Serotonin receptor antagonist

A serotonin antagonist, or serotonin receptor antagonist, is a drug used to inhibit the action at serotonin (5-HT) receptors.

TypesEdit

5-HT2A antagonistsEdit

Antagonists of the 5-HT2A receptor are sometimes used as atypical antipsychotics (contrast with typical antipsychotics, which are purely dopamine antagonists).

They include, but are not limited to:

5-HT2A/2C antagonistsEdit

5-HT3 antagonistsEdit

Another subclass consists of drugs selectively acting at the 5-HT3 receptors, and thus are known as 5-HT3 antagonists. They are efficacious in treating chemotherapy-induced emesis and postoperative nausea and vomiting.[1]

They include, but are not limited to:

Other 5-HT3 antagonists are used for the treatment of irritable bowel syndrome:

Also, the antidepressant mirtazapine acts as a 5-HT3 antagonist.

Non-selective 5-HT antagonistsEdit

Although some non-selective serotonin antagonists may have a particular affinity for a specific 5-HT receptor (and thus may be listed below e.g., methysergide), they still may also possess a generalised non-selective action.

They include, but are not limited to:

Antihistamines with antiserotonergic activityEdit

OthersEdit

  • Fenclonine (para-chlorophenylalanine; PCPA) An inhibitor of serotonin synthesis that has been used in the treatment of carcinoid syndrome.
  • Feverfew[2] Is a herb traditionally used for migraines (contains parthenolide[3]).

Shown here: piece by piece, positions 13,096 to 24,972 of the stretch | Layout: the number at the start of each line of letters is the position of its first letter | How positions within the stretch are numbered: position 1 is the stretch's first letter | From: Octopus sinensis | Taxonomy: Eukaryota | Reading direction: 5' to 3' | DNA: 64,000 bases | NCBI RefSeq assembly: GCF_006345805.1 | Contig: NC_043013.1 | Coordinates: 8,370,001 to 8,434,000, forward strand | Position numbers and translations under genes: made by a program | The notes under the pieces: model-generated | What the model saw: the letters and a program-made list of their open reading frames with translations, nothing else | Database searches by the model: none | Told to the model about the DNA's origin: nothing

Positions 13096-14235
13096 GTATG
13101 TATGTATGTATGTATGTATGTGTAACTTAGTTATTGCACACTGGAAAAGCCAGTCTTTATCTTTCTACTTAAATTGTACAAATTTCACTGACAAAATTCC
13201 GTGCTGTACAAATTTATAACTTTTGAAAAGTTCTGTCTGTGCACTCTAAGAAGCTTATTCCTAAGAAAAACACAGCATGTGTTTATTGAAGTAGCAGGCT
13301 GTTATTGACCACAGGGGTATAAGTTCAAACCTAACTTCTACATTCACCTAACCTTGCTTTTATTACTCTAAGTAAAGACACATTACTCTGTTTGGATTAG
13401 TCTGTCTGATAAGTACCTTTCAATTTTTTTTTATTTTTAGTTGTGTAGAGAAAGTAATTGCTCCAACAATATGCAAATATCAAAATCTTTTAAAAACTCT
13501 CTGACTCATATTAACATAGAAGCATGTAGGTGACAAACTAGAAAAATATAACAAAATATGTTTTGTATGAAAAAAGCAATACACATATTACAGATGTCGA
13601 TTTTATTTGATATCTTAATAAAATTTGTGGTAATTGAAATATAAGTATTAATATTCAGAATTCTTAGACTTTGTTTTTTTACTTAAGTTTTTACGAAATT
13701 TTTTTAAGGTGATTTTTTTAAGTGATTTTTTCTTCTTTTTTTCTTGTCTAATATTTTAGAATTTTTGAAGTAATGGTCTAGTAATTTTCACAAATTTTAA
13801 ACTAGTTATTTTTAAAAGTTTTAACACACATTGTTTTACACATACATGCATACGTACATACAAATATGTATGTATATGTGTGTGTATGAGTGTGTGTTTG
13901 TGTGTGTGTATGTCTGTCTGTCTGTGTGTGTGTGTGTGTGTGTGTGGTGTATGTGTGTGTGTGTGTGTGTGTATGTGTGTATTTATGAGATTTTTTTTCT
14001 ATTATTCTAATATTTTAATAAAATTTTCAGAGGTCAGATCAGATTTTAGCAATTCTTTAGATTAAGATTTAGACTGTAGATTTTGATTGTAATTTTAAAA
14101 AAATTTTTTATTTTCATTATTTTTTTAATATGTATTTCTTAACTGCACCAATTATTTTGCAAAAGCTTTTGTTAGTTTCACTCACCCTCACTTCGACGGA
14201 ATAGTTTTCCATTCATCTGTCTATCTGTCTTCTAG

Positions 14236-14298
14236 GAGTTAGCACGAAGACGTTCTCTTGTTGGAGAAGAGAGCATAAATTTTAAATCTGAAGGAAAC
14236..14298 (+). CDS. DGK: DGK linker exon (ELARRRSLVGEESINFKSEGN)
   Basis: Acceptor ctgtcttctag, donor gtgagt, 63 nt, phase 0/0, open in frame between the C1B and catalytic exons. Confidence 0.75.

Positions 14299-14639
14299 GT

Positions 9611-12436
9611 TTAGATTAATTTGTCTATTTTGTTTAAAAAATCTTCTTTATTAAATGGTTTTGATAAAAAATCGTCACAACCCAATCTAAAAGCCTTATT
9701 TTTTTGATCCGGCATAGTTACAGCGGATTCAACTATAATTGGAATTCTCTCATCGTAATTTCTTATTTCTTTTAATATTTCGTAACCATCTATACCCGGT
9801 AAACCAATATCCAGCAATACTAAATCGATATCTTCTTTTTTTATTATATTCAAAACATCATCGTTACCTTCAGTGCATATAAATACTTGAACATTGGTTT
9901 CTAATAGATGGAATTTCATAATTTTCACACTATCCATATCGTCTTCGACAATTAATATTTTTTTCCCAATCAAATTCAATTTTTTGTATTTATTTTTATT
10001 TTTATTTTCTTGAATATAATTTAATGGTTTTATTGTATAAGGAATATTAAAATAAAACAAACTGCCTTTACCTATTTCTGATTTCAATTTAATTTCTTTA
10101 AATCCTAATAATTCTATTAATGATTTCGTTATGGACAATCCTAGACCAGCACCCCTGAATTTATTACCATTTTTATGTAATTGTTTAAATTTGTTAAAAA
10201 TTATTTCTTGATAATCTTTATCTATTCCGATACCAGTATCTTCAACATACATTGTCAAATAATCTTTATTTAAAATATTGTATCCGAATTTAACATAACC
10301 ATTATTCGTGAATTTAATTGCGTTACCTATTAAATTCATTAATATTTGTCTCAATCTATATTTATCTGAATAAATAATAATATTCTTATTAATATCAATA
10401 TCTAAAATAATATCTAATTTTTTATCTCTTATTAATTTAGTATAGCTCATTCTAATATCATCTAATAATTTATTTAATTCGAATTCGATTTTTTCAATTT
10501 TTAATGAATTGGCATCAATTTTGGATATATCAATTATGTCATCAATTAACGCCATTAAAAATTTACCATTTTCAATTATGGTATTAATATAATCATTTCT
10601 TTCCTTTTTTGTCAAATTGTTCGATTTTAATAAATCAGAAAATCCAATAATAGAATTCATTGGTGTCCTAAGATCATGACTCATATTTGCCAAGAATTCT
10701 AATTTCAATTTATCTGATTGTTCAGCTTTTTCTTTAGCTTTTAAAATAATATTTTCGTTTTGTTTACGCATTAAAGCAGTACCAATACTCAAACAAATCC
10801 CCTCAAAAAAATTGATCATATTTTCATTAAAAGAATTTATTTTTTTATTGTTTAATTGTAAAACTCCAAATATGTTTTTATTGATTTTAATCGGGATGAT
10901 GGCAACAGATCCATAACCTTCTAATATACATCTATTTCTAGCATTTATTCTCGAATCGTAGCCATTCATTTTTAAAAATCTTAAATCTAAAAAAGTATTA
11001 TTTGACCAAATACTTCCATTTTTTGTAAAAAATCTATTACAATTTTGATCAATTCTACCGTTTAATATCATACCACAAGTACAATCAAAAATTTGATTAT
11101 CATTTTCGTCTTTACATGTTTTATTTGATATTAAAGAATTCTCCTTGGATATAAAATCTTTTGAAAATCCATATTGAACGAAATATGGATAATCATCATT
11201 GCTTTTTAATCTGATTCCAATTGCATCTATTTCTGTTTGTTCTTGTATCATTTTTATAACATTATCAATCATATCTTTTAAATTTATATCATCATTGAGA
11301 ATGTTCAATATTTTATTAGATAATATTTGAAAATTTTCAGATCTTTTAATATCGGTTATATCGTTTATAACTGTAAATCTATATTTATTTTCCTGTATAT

• Reserpine Depletes serotonin stores in the brain, heart, and many other organs and has been used in hypertension and psychosis
  • Gamma-mangostin from Garcinia mangostana[4]

See alsoEdit

ReferencesEdit

  1. ^ Lindley, C.; Blower, P. (2000). "Oral serotonin type 3-receptor antagonists for prevention of chemotherapy-induced emesis". American Journal of Health-System Pharmacy. 57 (18): 1685–1697. doi:10.1093/ajhp/57.18.1685. PMID 11006796.
  2. ^ Pittler MH, Ernst E (2004). Pittler MH (ed.). "Feverfew for preventing migraine". Cochrane Database of Systematic Reviews (1): CD002286. doi:10.1002/14651858.CD002286.pub2. PMID 14973986.
  3. ^ Mittra, S; Datta, A; Singh, SK; Singh, A (December 2000). "5-Hydroxytryptamine-inhibiting property of Feverfew: role of parthenolide content". Acta Pharmacologica Sinica. 21 (12): 1106–14. PMID 11603284.
  4. ^ Chairungsrilerd, Nattaya; Furukawa, K.-I.; Ohta, Tomihisa; Nozoe, Shigeo; Ohizumi, Yasushi (12 December 1997). "γ-Mangostin, a novel type of 5-hydroxytryptamine 2A receptor antagonist". Naunyn-Schmiedeberg's Archives of Pharmacology. 357 (1): 25–31. doi:10.1007/pl00005134. PMID 9459569. S2CID 24972810.

External linksEdit